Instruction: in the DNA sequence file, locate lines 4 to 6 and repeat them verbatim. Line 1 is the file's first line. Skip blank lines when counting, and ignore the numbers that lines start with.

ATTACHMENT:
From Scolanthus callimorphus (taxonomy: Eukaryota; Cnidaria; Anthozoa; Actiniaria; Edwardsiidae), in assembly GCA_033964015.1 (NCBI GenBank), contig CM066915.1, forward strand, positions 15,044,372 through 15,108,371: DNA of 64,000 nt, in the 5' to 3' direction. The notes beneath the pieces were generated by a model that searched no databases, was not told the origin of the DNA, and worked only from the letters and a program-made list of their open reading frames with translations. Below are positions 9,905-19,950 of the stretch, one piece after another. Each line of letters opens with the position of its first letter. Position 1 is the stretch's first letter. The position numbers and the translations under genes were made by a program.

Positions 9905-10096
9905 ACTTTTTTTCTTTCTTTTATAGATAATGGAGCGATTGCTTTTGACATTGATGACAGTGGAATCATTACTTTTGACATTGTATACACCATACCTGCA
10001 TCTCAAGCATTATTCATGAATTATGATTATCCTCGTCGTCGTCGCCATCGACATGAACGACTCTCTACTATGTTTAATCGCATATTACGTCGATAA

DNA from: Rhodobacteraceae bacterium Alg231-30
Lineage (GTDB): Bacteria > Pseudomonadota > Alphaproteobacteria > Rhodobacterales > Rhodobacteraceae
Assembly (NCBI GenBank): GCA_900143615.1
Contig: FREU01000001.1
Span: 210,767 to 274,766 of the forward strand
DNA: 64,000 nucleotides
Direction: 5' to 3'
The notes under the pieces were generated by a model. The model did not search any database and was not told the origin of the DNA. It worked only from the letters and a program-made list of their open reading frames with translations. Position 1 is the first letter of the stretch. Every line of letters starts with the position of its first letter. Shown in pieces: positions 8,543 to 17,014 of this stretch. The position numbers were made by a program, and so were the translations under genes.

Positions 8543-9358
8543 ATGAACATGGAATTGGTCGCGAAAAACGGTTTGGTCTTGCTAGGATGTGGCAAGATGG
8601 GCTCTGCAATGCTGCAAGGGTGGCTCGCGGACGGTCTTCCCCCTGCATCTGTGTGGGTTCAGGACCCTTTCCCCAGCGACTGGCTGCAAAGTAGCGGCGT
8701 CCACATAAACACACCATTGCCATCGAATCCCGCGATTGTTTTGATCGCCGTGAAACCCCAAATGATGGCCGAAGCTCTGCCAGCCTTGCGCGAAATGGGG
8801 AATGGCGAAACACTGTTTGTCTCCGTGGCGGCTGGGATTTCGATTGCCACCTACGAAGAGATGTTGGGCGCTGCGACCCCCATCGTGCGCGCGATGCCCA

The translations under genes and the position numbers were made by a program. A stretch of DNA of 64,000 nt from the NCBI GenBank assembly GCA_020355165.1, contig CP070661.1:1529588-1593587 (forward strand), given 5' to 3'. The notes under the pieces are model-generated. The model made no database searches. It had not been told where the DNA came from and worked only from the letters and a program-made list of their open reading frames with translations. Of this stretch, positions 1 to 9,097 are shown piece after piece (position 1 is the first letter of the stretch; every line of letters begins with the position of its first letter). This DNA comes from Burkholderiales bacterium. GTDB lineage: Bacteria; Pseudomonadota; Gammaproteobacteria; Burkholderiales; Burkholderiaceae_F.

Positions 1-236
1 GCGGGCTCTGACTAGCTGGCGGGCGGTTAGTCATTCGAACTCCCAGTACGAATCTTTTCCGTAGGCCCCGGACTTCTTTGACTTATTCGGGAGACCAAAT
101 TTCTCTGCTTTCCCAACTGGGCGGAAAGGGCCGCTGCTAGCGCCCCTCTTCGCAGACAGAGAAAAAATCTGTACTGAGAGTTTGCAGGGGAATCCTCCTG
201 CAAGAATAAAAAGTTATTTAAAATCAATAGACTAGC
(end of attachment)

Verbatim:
10001 TCTCAAGCATTATTCATGAATTATGATTATCCTCGTCGTCGTCGCCATCGACATGAACGACTCTCTACTATGTTTAATCGCATATTACGTCGATAA

DNA from: Rhodobacteraceae bacterium Alg231-30
Lineage (GTDB): Bacteria > Pseudomonadota > Alphaproteobacteria > Rhodobacterales > Rhodobacteraceae